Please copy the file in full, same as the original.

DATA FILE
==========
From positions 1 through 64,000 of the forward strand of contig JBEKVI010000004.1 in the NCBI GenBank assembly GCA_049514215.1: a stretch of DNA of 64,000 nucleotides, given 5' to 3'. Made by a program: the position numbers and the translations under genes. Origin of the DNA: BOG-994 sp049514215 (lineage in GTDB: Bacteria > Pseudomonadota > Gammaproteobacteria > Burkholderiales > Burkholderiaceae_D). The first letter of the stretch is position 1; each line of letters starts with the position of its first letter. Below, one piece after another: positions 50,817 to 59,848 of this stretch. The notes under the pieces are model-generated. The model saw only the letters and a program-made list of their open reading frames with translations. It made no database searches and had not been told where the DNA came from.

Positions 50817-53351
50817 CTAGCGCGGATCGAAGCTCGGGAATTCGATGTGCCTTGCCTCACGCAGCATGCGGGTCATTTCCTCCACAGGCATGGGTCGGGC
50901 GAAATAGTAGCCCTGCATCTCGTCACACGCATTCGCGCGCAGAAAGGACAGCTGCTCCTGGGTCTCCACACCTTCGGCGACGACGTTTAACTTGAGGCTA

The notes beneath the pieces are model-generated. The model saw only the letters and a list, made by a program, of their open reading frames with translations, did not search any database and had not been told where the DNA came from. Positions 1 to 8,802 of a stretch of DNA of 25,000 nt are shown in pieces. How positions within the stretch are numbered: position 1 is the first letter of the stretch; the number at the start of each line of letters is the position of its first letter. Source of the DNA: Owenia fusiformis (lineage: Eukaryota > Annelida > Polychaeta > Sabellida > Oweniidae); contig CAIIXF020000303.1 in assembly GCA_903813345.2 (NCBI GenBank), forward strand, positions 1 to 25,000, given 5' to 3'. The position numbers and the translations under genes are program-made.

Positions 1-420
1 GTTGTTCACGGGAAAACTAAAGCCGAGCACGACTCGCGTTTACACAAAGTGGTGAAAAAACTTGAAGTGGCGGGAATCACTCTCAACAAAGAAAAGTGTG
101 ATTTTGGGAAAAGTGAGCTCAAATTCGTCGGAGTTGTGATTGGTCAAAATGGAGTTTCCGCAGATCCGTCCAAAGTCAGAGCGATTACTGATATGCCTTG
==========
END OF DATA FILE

From positions 1 through 64,000 of the forward strand of contig JBEKVI010000004.1 in the NCBI GenBank assembly GCA_049514215.1: a stretch of DNA of 64,000 nucleotides, given 5' to 3'. Made by a program: the position numbers and the translations under genes. Origin of the DNA: BOG-994 sp049514215 (lineage in GTDB: Bacteria > Pseudomonadota > Gammaproteobacteria > Burkholderiales > Burkholderiaceae_D). The first letter of the stretch is position 1; each line of letters starts with the position of its first letter. Below, one piece after another: positions 50,817 to 59,848 of this stretch. The notes under the pieces are model-generated. The model saw only the letters and a program-made list of their open reading frames with translations. It made no database searches and had not been told where the DNA came from.

Positions 50817-53351
50817 CTAGCGCGGATCGAAGCTCGGGAATTCGATGTGCCTTGCCTCACGCAGCATGCGGGTCATTTCCTCCACAGGCATGGGTCGGGC
50901 GAAATAGTAGCCCTGCATCTCGTCACACGCATTCGCGCGCAGAAAGGACAGCTGCTCCTGGGTCTCCACACCTTCGGCGACGACGTTTAACTTGAGGCTA

The notes beneath the pieces are model-generated. The model saw only the letters and a list, made by a program, of their open reading frames with translations, did not search any database and had not been told where the DNA came from. Positions 1 to 8,802 of a stretch of DNA of 25,000 nt are shown in pieces. How positions within the stretch are numbered: position 1 is the first letter of the stretch; the number at the start of each line of letters is the position of its first letter. Source of the DNA: Owenia fusiformis (lineage: Eukaryota > Annelida > Polychaeta > Sabellida > Oweniidae); contig CAIIXF020000303.1 in assembly GCA_903813345.2 (NCBI GenBank), forward strand, positions 1 to 25,000, given 5' to 3'. The position numbers and the translations under genes are program-made.

Positions 1-420
1 GTTGTTCACGGGAAAACTAAAGCCGAGCACGACTCGCGTTTACACAAAGTGGTGAAAAAACTTGAAGTGGCGGGAATCACTCTCAACAAAGAAAAGTGTG
101 ATTTTGGGAAAAGTGAGCTCAAATTCGTCGGAGTTGTGATTGGTCAAAATGGAGTTTCCGCAGATCCGTCCAAAGTCAGAGCGATTACTGATATGCCTTG